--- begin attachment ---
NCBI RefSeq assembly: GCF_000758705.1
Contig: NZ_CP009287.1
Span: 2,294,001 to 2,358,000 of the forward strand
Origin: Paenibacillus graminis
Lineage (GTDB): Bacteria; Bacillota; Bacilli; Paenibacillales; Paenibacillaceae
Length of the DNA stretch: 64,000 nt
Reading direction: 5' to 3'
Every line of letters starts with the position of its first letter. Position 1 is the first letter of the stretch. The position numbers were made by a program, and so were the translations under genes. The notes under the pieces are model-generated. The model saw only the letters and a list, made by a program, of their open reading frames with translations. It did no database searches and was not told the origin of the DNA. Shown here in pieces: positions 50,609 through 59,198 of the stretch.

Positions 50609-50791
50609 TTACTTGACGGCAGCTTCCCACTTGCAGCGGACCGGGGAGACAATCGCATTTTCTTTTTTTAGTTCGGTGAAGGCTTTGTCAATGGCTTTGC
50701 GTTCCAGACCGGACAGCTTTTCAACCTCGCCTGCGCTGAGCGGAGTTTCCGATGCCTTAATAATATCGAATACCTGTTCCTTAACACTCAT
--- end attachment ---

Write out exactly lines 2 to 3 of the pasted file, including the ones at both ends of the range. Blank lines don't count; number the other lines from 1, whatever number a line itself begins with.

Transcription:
Contig: NZ_CP009287.1
Span: 2,294,001 to 2,358,000 of the forward strand